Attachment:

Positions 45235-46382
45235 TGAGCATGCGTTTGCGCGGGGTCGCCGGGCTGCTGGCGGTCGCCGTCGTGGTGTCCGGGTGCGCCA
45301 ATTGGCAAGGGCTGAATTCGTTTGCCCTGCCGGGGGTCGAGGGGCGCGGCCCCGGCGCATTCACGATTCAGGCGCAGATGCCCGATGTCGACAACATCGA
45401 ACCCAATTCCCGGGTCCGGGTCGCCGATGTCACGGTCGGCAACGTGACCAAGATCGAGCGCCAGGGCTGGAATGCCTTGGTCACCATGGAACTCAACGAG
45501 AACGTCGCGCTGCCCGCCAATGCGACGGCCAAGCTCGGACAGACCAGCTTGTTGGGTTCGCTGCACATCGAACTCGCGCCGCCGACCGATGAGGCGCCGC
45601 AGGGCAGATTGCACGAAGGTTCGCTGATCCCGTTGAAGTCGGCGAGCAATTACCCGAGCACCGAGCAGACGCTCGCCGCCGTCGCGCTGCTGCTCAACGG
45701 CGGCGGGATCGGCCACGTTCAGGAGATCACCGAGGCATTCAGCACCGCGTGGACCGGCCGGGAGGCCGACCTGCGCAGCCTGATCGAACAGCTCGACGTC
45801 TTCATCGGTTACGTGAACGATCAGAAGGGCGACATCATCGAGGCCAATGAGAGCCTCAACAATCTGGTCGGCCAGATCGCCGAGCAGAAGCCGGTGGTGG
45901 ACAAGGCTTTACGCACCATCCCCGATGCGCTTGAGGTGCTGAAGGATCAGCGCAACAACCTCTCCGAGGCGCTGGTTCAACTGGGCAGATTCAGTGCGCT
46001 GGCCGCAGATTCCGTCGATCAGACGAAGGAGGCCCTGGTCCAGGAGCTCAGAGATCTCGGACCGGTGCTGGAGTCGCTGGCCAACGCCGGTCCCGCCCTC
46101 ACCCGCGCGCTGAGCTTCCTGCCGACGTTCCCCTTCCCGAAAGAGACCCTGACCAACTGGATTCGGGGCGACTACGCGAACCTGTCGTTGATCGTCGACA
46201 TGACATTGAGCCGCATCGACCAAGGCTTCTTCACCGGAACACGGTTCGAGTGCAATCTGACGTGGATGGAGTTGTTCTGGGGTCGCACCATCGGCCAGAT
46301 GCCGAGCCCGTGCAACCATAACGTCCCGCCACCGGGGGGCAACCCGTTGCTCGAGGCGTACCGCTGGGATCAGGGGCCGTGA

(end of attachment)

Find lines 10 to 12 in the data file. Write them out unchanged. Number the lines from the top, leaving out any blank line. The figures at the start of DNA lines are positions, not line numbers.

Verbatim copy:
46001 GGCCGCAGATTCCGTCGATCAGACGAAGGAGGCCCTGGTCCAGGAGCTCAGAGATCTCGGACCGGTGCTGGAGTCGCTGGCCAACGCCGGTCCCGCCCTC
46101 ACCCGCGCGCTGAGCTTCCTGCCGACGTTCCCCTTCCCGAAAGAGACCCTGACCAACTGGATTCGGGGCGACTACGCGAACCTGTCGTTGATCGTCGACA
46201 TGACATTGAGCCGCATCGACCAAGGCTTCTTCACCGGAACACGGTTCGAGTGCAATCTGACGTGGATGGAGTTGTTCTGGGGTCGCACCATCGGCCAGAT